resilience

Peter Andrew Bosch / Miami Herald

Miami-Dade commissioners last week approved a budget that many community groups say is a good step for making the county more resilient against climate change and other quality-of-life challenges.

The Miami Climate Alliance is an umbrella organization of more than 50 non-profits and community groups. Members focus on a range of issues including hurricane preparedness, sea-level rise and access to transportation.

Courtesy of Jody Finver

Miami-Dade residents interested in installing solar panels can join a co-op this month that will help them through the process.

The organizers say the benefits of 'going solar' extend beyond reducing the carbon emissions that lead to climate change, global warming and sea-level rise.

"Is your roof creating your electricity?" asked Jody Finver, Miami-Dade coordinator for the Solar United Neighbors co-op. "If you can create it yourself, why would you pay somebody else?"

Hector Gabino / El Nuevo Herald

President Trump and Florida Gov. Rick Scott have been reluctant to acknowledge the link between climate change and some of Florida's current environmental challenges, like King Tide flooding, stronger hurricanes and rising temperatures.

Kate Stein / WLRN

A center to help people in low-income neighborhoods prepare for and recover from hurricanes launched in north Miami-Dade on Saturday. 

Organizers say the "community emergency operations center" builds off of Hurricane Irma last year, when community groups from across Florida mobilized to collect donations, host cookouts and provide legal support for more than 23,000 people.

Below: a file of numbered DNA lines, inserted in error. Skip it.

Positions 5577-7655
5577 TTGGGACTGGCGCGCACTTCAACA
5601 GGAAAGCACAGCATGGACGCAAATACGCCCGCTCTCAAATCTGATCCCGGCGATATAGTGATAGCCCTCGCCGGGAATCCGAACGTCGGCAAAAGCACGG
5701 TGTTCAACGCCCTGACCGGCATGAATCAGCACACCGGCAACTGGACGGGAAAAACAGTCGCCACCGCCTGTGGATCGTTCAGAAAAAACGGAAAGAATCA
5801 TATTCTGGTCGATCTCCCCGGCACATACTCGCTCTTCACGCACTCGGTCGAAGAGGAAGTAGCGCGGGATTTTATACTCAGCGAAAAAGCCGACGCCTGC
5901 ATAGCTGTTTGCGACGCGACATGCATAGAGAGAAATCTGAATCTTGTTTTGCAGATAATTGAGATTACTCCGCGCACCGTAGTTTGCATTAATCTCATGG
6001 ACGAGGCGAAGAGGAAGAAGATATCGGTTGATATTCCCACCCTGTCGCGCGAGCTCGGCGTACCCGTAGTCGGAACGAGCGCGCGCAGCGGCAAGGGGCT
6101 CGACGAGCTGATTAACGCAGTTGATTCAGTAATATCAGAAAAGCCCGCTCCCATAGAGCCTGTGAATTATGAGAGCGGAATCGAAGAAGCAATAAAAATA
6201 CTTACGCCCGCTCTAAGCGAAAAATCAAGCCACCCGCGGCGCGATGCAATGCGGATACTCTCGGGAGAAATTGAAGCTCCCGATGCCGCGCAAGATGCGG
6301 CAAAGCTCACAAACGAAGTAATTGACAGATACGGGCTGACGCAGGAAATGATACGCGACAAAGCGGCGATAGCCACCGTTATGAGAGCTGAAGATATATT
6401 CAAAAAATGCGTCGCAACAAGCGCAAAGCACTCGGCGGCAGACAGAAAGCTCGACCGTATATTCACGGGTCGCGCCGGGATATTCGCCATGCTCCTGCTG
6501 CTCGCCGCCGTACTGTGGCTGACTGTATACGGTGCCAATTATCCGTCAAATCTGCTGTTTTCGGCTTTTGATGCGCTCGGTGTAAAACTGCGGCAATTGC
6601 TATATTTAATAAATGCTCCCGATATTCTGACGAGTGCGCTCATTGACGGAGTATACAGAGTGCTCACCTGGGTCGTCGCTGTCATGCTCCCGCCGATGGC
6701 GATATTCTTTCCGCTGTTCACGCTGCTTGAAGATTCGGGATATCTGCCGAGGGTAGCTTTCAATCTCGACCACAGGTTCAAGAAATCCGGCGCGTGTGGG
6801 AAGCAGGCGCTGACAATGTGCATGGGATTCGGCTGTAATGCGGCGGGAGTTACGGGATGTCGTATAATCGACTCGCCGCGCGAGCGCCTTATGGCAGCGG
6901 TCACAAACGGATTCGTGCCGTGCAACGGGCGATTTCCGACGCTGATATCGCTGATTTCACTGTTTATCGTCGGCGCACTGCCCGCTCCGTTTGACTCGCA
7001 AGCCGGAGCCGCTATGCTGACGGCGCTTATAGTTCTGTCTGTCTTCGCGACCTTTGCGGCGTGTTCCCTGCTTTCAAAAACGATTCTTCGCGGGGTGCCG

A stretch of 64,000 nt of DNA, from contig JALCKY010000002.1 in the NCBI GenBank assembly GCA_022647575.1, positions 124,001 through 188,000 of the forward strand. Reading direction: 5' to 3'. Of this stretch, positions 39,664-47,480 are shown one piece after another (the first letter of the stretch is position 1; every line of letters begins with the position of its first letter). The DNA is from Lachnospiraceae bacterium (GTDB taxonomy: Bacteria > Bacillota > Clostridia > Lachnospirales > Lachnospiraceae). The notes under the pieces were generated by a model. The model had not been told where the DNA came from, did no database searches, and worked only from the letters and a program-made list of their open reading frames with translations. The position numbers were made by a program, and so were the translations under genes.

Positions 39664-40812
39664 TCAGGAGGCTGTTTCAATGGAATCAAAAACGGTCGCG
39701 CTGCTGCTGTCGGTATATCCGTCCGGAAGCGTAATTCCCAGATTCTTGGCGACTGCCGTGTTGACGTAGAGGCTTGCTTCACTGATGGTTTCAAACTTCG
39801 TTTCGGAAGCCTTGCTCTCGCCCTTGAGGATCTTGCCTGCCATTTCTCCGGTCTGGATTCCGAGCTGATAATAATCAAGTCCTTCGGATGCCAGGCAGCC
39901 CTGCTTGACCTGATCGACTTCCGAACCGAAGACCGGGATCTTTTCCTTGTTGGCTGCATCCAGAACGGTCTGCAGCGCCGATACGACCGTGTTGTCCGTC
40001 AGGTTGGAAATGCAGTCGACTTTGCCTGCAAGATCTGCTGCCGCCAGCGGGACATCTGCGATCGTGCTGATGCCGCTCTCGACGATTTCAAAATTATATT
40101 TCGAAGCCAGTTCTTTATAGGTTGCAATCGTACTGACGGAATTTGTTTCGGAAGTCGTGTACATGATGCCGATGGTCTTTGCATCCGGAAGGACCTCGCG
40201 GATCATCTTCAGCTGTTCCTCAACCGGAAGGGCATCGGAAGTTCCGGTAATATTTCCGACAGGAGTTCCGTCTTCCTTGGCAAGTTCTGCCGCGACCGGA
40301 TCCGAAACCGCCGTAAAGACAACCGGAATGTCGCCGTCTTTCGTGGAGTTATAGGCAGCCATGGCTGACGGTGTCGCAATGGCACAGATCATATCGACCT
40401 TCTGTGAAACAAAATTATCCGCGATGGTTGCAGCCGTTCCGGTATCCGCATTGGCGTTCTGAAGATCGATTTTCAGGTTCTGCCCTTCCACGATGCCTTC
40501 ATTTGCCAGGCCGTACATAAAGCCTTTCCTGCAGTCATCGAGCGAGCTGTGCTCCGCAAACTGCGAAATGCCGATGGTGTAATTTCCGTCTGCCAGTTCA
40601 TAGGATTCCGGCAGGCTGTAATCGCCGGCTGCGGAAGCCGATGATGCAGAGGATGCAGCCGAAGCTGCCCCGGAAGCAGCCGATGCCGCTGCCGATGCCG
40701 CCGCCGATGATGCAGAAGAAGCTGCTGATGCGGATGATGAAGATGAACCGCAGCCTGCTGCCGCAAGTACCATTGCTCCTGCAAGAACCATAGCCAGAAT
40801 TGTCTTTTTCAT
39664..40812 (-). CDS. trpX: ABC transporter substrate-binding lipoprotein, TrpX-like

Kate Stein / WLRN

When it comes to sea-level rise, planners in South Florida typically use the benchmark of two feet in the next 40 years, but there’s a chance it could be less -- or more -- than that.

John O'Connor / StateImpact Florida

The group Code for Miami aims to develop data- and technology-based solutions to local quality-of-life challenges. On Saturday, as part of a "National Day of Civic Hacking," they're inviting other local programmers and civic-minded volunteers to help them tackle some of South Florida's pressing issues.

Susan Jacobson, a journalism professor at Florida International University and a longtime Code for Miami participant, says this weekend’s event will include coding projects on transit and ocean pollution as well as sea-level rise.

Kate Stein / WLRN

Former President Bill Clinton was in Miami Tuesday for a meeting on improving disaster response and resiliency in the Caribbean.

The event, organized by the Clinton Global Initiative and hosted by the University of Miami, aimed in part to introduce people working on hurricane recovery projects to potential funders. Those projects are helping Puerto Rico, the Virgin Islands, Antigua & Barbuda and Dominica build back stronger after last year’s devastating hurricane season.

Riane Roldan / WLRN

There's a buzzword among people who work on quality-of-life issues in South Florida: "Resilience."

It’s a concept we often apply to a person, someone who's able to cope with difficult circumstances. But more and more, the word is being used in the context of how communities respond to issues like traffic, hurricanes, affordable housing and rising seas.

Kate Stein / WLRN

South Florida could see two feet or more of sea-level rise over the next 40 years. It’s alarming. 

 

And there’s growing concern that the risk of rising seas could sink South Florida’s economy before the water even gets here.

Kate Stein / WLRN

After Hurricane Irma, some people with low-wage jobs took weeks to recover the costs of supplies and days of missed work. In parts of the Florida Keys, people spent months rebuilding homes and businesses.

Carl Juste / Miami Herald

If current sea-level rise trends continue, the ocean that makes many South Florida cities desirable places to live may become an existential threat.

Kate Stein / WLRN

The newspaper headline for August 28, 2019, reads: “Category 5 Hurricane Expected to Hit Homestead, South Miami in Three Days.”

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